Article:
Common Bar Inventory Mistakes

Bar inventory product page header -1
Sep 27, 2019 // by Jordan Brydges

Topics: Bar Inventory

"I'm sorry we are out of that."  There is nothing worse than going to a bar and they are out of what you wanted.  Do you constantly find yourself out of products or wonder why you have a million bottles of something on your shelves waiting to be used?  It is probably because you are mismanaging your liquor inventory, which can be extremely costly and lead to unhappy customers.  

 

Taking correct bar inventory is important for running your business because it will help you to:

  • Measure your financial performance

  • Identify any shrinkage

  • Establish minimum amount of inventory needed

  • Keep tracking of big selling items

  • Price drinks effectively   

 

Obviously mistakes will happen along the way but trying to cut down on them will save your bottom line.  Below we will go over some common mistakes when it comes to taking inventory so you can avoid them. 

 

Common Bar Inventory Mistakes 

 

Not Taking Inventory 

 

This shouldn't even be a mistake, but unfortunately it is.  Not taking inventory will cost you more time and money because without a system in place how do you know how much product to order?  Not enough stock and you make customers unhappy, too much stock you are a money pit and products can go to waste from sitting on the shelves.  

 

Choosing the Wrong Method 

 

Figure out the most effective way to do inventory for your bar or restaurant.  Are you going to use the pen and paper method or use an inventory app?  An inventory platform can provide you with so much more information than an excel spreadsheet, by saving time, money, efforts and mistake.

 

New call-to-action

 

No Routine

 

Pick the order in which you want to take inventory and what works best for you and stick to it.  Is it starting in your storage room and working your way to the front bar or vice versa and waiting until customers are out to count the front bar for more accuracy?  Whichever way flows best for you stick to it and create a routine. 

 

Frequency 

 

How often do you want to take inventory?  In your head you are probably saying "never," that is not an option, well, it is but not a good one.  How frequent you take inventory varies depending on the situation and the size of you bar.  The more you keep up with and track your inventory the more you will know what is on your shelves, which will save money so you are not overstocking.  Ideally the answer would probably be once a week, but once a month is probably more common and the minimum.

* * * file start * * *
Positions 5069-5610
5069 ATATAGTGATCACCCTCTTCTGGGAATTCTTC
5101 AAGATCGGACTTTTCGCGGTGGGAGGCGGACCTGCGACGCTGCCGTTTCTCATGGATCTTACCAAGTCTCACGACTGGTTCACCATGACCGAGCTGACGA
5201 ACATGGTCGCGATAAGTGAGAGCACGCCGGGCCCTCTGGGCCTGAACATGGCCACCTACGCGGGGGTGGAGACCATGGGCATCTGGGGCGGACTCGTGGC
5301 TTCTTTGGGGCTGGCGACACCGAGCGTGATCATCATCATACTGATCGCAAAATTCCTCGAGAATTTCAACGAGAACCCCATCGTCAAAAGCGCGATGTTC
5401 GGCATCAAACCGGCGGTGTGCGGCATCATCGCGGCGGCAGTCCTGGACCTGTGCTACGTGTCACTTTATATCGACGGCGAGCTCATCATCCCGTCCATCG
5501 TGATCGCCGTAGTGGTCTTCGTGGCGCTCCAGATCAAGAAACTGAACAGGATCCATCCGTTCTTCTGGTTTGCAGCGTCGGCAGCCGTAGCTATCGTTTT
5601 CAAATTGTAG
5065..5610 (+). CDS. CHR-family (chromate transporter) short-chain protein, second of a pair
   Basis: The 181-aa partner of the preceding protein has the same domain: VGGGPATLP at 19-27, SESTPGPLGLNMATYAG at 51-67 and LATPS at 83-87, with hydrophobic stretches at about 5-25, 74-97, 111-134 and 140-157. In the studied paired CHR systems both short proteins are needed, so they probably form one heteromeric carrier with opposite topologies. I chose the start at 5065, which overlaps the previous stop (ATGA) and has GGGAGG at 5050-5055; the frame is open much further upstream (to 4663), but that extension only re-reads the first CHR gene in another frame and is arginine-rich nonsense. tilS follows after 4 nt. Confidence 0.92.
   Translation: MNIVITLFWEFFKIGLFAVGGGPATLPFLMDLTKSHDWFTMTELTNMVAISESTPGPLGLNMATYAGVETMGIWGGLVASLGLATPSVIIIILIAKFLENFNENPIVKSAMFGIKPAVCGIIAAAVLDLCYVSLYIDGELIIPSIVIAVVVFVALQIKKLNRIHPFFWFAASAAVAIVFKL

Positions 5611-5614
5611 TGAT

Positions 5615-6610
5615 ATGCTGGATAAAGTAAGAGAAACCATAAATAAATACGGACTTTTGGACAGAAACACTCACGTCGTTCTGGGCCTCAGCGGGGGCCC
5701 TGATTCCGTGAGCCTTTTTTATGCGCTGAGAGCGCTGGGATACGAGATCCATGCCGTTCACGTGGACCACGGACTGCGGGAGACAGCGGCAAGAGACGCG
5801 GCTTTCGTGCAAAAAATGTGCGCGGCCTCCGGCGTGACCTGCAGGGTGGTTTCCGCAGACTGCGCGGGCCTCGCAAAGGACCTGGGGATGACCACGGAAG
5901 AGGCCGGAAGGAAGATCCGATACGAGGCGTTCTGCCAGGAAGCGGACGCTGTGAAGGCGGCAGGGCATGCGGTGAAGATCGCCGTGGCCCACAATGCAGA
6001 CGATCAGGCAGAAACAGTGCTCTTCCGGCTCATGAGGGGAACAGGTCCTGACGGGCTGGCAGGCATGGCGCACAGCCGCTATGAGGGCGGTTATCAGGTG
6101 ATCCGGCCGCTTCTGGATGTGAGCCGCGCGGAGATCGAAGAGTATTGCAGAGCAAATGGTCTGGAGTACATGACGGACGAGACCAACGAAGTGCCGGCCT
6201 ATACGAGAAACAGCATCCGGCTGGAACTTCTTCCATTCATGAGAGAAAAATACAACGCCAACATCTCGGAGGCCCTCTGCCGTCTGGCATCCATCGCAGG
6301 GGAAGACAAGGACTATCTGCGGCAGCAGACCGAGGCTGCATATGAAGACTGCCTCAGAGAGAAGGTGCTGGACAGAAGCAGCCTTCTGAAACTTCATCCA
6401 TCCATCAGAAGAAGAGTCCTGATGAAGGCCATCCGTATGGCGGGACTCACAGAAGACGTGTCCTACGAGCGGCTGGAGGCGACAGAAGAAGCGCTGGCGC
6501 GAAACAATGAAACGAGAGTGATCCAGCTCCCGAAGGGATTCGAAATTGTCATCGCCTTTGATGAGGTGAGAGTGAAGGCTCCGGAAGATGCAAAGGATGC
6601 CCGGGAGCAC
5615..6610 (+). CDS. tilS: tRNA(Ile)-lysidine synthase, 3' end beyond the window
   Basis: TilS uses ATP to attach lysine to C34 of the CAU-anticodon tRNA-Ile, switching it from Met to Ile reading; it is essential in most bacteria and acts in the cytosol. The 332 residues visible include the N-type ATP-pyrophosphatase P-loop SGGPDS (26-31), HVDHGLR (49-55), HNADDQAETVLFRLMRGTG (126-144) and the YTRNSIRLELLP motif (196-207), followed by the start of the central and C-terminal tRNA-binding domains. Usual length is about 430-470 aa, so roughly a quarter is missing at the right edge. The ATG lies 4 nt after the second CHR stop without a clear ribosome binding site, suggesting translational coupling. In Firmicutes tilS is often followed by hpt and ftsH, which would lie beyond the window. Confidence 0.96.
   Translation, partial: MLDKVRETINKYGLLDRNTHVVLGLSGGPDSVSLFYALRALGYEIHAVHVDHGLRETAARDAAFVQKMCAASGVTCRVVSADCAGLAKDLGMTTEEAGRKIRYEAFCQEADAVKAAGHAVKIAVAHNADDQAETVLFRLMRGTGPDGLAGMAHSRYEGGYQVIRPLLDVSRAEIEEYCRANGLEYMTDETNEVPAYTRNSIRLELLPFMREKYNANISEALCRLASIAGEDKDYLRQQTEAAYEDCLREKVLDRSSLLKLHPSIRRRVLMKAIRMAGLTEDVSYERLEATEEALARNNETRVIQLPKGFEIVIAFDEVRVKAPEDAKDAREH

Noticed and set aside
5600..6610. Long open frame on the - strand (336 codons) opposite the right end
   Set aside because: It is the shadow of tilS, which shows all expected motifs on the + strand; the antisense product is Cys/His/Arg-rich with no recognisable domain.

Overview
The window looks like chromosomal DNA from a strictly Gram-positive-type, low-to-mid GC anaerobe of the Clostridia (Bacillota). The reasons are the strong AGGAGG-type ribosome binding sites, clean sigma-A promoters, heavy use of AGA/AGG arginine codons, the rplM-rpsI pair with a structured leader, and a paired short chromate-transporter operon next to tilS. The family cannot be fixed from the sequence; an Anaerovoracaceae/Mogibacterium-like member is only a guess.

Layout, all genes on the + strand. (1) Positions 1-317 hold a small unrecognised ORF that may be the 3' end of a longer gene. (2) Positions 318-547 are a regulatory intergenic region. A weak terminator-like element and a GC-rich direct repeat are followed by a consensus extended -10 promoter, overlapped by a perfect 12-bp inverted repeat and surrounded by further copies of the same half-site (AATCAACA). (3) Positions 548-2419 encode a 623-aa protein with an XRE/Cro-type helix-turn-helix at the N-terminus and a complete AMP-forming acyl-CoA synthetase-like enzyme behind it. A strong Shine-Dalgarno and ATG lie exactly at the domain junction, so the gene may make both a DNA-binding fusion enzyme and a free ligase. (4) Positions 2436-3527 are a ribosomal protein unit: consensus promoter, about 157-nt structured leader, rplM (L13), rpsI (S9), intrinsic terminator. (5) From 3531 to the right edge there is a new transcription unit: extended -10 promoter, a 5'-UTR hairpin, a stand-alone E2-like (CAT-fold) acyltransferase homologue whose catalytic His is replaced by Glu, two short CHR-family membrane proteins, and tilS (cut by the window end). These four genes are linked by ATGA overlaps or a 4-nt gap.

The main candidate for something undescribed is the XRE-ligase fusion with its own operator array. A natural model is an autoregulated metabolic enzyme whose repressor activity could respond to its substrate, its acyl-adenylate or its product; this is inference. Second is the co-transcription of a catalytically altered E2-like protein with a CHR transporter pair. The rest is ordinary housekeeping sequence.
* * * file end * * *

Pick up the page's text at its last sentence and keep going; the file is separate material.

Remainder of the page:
Get the Right People Involved 

 

Often times managers think they need to take matters into their own hands and put an unnecessary amount of work on themselves.  It's always better to cross your t's and dot your i's and having another set of eyes on things can help with making errors.  You should pick a couple employees or managers to help with inventory to spread the workload, but having too many people involved can get messy.  

 

Overordering 

 

You might think "if I order a lot of this now I won't have to do it for a while." Wrong.  Ordering too much of a product leads to profit loss because you have products taking up valuable space on your shelves that are not being used.  Sure liquor might not expire so you might wonder what the harm is but what about juices and mixers?  Having money tied up in your shelves is money you cannot use elsewhere.  

 

Not Using KPIs (Key Performance Indicators) 

 

Key performance indicators are performance measurements that allow you to quantify your current performance, compare against past performance, and forecast to adjust for improvements.  There are various KPIs you can use to measure the health of your bar, but with the help of Backbar you don't have to do it alone.  Using KPIs keeps you totally aware of everything going on for your bar program so you can achieve your goals.    

 

 

 

 

 

 

Jordan Brydges

About the author, Jordan Brydges

Jordan is a marketing intern at Backbar and a business student studying marketing. She has been working in the restaurant industry for 8 years and developed a passion for cooking and a love of red wine.

Try Backbar's Free Inventory App

Recommended for you